New York University's independent student newspaper, established in 1973.

Washington Square News

New York University's independent student newspaper, established in 1973.

Washington Square News

New York University's independent student newspaper, established in 1973.

Washington Square News

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Hispanic Heritage Month: La Dinastia is keeping Chinese Cuban cuisine alive

Head uptown for some of the best multicultural cuisine with a rich taste and even richer history.
Imani Gomez
La Dinastia, located on W. 72nd St., serves Chino-Latino cuisine. (Imani Gomez for WSN)

The East Village may be home to a number of Latin fusion restaurants, but La Dinastia located on West 72nd Street serves up classic Chinese and Cuban dishes on the same menu. One of the few remaining original Chinese Cuban restaurants in New York City, La Dinastia is keeping the cuisine and its history alive.

“It means a lot to spread the knowledge and to spread awareness of our cuisine and our culture, because the younger generation kids don’t know too much about it, because it’s not really out there,” Richard Lam, one of the owners of La Dinastia, said.

A man in a black t-shirt is standing and smiling, posing inside the restaurant.
Richard Lam, owner of La Dinastia. (Imani Gomez for WSN)

In 1986, Lam’s father opened the restaurant with his business partner Michael Lan after immigrating from Peru and working at other Chino Latino restaurants around the city. According to Lam, Chino Latino restaurants largely came about after the Cuban Revolution as many Cubans, including Cuba’s Chinese immigrants, fled to cities in the United States and began opening up restaurants. 

La Dinastia had previously been a Cuban restaurant called La Principe; in order to keep the previous restaurant’s Cuban customer base, Lam’s father decided to serve both Chinese and Cuban dishes on the menu.

“The curation came from the customers, because the customers wanted their Cuban food with their Chinese fried rice, giving the first-generation owners — Chinese owners — the idea of just putting them together and serving it to them together,” Lam said.

Today, the menu reflects the same taste of the customers that visited La Dinastia when it first opened. Instead of blending specific ingredients or culinary techniques, La Dinastia represents the best of both cuisines.

Two white plates with food in them. The one in the front has meat and fried rice on it. The one on the back has fried chicken.
Shredded beef and fried rice. (Imani Gomez for WSN)

As such, the menu mostly keeps the cuisines separate, with some specials that combine the two, like Lo Mein with Sweet Plantains or House Fried Rice with Plantains and Salad. The Fried Chicken Crackling, or chicharrones, is Lam’s personal favorite, having grown up eating it. The menu also now includes some Dominican and Puerto Rican staples, like Pollo Guisado and Mofongo, as well.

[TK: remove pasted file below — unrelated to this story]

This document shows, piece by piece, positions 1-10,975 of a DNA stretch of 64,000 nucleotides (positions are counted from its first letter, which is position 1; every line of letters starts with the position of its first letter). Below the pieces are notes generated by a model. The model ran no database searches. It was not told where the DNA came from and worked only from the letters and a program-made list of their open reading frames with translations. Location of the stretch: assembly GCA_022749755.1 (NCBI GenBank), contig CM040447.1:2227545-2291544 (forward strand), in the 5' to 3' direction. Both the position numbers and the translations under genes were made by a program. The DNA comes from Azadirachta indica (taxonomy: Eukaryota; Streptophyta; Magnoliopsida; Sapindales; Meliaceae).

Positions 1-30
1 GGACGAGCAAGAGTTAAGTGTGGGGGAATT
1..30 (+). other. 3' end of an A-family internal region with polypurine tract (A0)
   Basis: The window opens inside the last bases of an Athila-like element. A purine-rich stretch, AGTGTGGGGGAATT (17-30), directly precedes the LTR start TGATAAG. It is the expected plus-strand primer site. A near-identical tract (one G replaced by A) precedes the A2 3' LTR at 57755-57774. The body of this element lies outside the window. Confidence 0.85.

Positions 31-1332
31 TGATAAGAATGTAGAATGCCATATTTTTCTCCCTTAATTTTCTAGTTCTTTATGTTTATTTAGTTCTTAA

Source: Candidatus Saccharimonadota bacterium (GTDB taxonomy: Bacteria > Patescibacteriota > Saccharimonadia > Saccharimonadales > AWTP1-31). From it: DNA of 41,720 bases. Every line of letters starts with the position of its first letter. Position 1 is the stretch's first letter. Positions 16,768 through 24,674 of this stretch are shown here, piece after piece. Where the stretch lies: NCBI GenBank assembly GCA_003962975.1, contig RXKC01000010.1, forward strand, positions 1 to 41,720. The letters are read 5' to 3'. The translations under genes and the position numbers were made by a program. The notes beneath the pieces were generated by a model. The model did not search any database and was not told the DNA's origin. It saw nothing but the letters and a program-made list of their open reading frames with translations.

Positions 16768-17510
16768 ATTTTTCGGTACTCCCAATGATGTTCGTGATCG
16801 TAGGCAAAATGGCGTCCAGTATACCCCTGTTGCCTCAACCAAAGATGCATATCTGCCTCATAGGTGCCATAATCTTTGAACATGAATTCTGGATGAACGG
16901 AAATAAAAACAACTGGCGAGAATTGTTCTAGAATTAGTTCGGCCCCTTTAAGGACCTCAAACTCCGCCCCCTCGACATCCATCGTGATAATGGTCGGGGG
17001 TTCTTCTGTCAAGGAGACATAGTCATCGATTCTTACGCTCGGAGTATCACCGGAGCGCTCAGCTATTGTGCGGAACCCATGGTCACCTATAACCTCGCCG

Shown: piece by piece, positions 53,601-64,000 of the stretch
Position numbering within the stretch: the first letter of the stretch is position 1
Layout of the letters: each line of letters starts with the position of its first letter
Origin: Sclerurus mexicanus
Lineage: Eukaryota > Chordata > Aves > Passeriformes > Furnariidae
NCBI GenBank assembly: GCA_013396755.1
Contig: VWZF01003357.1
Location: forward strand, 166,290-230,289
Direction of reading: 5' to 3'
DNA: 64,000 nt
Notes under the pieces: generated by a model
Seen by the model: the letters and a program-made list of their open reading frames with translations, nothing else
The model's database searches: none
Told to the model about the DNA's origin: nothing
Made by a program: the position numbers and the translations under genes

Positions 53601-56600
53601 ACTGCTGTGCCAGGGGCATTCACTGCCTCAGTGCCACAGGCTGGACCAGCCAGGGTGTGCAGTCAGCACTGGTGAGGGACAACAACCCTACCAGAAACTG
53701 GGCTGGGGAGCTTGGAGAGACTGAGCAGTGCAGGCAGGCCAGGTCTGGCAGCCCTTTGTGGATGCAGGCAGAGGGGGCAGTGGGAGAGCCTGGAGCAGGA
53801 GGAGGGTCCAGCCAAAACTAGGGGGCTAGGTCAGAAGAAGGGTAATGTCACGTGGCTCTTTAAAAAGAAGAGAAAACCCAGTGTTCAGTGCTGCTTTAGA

A white plate with fried chicken and fried rice on it. There are kitchen appliances and a chef in the background
Fried chicken and fried rice. (Imani Gomez for WSN)
A red plate with noodles, shrimp and plantains.
Lo mein with sweet plantain. (Imani Gomez for WSN)

“Chinese fried rice is actually not bad with sweet plantain, so we left that together and people love it,” Lam said. “We have been serving that since forever and people are still ordering that.”

Over time, as Chino Latino restaurants became few and far between, Lam and his father were unsure if there was much of a future for La Dinastia and Chinese Cuban cuisine. With the onset of the COVID-19 pandemic in 2020, business became even more grim. 

“Before, maybe 10 years ago, I agreed — there was maybe no future in it, but I still insisted and persisted at doing what I am doing now,” Lam said.

Now, Lam has been more hopeful. After organizing a social media team and establishing La Dinastia online six months ago, there have been new customers interested in the story behind the La Dinastia, and of course, its unique menu.

“Just a year ago, I was starting to lose hope. Social media really revived our presence,” Lam said. “I think there can be a future now.”

A man in a white t-shirt, a white hat and a white apron is cooking with his back turned. There are silver cooking appliances around him and a variety of sauces to his right.
A chef working in the kitchen at La Dinastia. (Imani Gomez for WSN)

As the culinary landscape of New York City inevitably continues to change, Lam still hopes to maintain a piece of old New York where Chino Latino restaurants were abundant and carry on Chinese Cuban culture. Recently, it has been exciting for Lam to see younger customers visiting the restaurant and being interested in the cuisine.

“I love to still be part of old New York, y’know?,” Lam said. “As we get older, we tend to reminisce on what we grew up on — that’s what makes us us — so to reflect, to look back and still think and say ‘Well, I’m still here,’ that means a lot to me too.” 

So, if you are ever craving Beef with Broccoli and Picadillo, go to La Dinastia after class and get both. And, if you see Lam, say hi — he’s more than happy to share a little history as well.

About the Contributor
Juliana Guarracino, Culture Editor
Juliana Guarracino is a senior majoring in Global Media, Culture, and Communication and Romance Languages. Aside from writing, she has a passion for cooking, travel and art history. When she's not working, she enjoys reading, playing cozy video games and journaling at cafes. She will take any book recommendations, but cannot promise you that she will read them. You can find her @juliana.guarracino on Instagram.
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